Frangipane

August 8, 2009 § Leave a comment

So what is frangipane? I always believed it was a batter consisting of ground nuts and flour. Upon consultation with my trusty copy of Larousse Gastronomique, I discovered the term started with a 16th-century man “Marquis Muzio Frangipane” who invented a perfume for scenting gloves. This in turn inspired pastry chefs of the time to create a scented almond pastry cream made with milk, sugar, flour, eggs and butter. It does seem that the popular definition used in current recipe books is a egg, sugar, butter, almond meal (or other ground nut) and plain flour combination baked as a tart filling.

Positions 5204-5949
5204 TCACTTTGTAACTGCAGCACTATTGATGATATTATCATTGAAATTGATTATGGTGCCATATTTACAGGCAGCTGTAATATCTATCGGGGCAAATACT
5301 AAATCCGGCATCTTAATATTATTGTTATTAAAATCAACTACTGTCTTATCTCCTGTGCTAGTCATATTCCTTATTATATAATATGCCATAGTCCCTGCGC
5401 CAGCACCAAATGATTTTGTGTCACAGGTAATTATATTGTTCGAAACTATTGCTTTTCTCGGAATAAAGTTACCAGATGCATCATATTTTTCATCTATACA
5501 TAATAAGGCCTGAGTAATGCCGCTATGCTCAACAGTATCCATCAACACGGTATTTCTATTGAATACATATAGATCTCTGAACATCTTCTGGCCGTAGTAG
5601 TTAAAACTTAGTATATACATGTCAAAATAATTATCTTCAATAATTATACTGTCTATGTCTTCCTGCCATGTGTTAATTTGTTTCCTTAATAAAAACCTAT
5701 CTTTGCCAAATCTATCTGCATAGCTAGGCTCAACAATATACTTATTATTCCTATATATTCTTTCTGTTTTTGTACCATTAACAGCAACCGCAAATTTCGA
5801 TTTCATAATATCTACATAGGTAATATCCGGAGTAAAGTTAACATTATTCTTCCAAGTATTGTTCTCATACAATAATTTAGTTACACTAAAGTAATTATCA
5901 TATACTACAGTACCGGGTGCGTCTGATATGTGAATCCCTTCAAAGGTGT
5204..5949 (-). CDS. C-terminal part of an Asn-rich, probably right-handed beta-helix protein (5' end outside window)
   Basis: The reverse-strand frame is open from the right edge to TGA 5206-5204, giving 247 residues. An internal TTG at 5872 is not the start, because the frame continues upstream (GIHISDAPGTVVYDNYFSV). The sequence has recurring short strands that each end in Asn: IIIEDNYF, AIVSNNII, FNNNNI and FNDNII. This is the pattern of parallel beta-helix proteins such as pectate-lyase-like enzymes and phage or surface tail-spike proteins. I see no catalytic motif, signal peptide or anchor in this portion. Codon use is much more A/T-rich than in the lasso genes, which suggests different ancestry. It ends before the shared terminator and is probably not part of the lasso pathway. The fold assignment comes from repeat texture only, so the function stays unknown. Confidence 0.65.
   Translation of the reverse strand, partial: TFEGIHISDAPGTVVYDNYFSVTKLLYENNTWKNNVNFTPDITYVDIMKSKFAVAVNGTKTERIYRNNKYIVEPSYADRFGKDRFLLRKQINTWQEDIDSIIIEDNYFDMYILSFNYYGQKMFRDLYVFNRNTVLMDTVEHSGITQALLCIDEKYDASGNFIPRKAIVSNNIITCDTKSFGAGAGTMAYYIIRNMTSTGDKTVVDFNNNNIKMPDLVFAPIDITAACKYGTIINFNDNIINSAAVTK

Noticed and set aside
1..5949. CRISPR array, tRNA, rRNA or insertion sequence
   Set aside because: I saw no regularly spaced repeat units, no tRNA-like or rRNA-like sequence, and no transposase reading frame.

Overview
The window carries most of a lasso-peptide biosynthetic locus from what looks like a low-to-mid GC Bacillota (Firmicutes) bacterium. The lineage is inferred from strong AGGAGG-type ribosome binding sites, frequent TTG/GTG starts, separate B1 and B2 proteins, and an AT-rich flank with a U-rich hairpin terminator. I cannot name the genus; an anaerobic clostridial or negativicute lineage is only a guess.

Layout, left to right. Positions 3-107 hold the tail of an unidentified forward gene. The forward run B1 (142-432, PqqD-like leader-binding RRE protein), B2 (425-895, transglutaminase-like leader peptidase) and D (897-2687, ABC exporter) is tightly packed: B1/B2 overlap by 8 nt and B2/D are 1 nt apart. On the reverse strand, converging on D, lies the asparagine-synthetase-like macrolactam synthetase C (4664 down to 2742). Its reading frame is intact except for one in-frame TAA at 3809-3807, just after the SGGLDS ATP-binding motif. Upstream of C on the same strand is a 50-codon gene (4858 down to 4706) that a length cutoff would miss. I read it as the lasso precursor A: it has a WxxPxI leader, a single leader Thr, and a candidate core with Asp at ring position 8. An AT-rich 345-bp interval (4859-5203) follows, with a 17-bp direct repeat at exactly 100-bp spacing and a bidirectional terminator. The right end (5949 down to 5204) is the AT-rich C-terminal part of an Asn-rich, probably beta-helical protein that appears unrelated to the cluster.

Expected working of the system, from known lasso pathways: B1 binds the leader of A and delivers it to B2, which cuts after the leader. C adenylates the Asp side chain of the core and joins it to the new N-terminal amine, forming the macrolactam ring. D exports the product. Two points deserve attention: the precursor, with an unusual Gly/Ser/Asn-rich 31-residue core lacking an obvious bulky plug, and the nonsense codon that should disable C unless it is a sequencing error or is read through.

According to the book The Mystery and Lure of Perfume By C. J. S. Thompson, the same family lends its name to the common name for the frangipani flower otherwise known as the Plumeria flower. It was Marquis Muzio Frangipane’s grandfather Mercutio Frangipane who made the family’s perfume formula into a liquid scent. He travelled with Columbus to the West Indies where he discovered the Plumeria flower.

Why it is sometimes spelled as frangipani and other times frangipane I have no idea.

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